Students might not be as fluent in social media as we once thought, and the implications are staggering in terms of how they navigate information online. Well before the Fake News stories broke following the 2016 election, Stanford University conducted a study of middle school through college-aged students, and found that not only were they consistently unable to discern real articles from native advertising (ads made to look like articles, usually marked, “sponsored content”), they struggled to understand even some basic conventions of social media.
75% of high school students did not understand that a blue checkmark next to an account name on Facebook or Twitter indicates a verified account.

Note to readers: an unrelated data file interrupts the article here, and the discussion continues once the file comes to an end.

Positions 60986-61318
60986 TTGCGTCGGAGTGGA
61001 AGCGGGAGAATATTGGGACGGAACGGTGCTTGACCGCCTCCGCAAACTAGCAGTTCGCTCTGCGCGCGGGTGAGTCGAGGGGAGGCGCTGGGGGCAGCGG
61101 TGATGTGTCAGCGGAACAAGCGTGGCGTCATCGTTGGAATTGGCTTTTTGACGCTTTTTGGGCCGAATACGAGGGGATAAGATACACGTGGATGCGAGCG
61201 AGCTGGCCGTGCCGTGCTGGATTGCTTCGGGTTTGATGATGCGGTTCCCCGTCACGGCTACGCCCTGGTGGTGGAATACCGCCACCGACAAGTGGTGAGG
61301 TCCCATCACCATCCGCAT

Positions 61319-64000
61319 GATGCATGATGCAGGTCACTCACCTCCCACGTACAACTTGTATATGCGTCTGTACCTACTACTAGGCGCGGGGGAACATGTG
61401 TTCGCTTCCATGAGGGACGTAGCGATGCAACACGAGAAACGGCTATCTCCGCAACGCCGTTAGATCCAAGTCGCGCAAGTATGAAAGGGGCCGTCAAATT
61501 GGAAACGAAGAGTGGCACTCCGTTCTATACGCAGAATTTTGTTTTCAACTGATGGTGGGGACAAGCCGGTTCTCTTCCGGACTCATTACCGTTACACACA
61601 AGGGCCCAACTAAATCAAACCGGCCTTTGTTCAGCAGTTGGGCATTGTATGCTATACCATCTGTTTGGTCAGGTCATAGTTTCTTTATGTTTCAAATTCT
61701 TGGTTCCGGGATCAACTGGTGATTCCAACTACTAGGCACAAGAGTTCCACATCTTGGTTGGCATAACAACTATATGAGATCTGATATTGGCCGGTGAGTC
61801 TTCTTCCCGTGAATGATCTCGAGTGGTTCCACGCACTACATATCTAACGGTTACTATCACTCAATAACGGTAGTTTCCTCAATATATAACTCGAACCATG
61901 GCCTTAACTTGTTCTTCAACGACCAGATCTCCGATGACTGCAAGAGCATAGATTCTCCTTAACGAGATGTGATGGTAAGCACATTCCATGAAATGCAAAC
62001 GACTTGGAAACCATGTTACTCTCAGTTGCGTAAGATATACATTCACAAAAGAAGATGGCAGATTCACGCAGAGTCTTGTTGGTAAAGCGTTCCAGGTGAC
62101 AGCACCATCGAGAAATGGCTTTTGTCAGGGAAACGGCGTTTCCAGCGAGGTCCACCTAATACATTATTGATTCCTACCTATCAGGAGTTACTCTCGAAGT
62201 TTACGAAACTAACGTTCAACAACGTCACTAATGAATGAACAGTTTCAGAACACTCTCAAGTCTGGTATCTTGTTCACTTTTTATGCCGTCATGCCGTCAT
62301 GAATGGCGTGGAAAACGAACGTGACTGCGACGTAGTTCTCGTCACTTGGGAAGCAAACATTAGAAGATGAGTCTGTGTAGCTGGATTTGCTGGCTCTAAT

Teaching social media in the classroom is still a controversial topic, especially for the younger grades. However, the answer might be much simpler. We have known for a long time that students lack valuable critical thinking and information literacy skills; building these skills will undoubtedly help students evaluate sources they encounter online, whether through search engine results, social media feeds, or news sites.
Consider that one of the key findings of the Stanford study was that students valued the graphic design of a source above its authorship or expertise. This is a fundamental misunderstanding of the evaluation process and will continue to exist if not addressed, whether students are scrolling through today’s popular social media platforms or whatever takes their place in the years to come.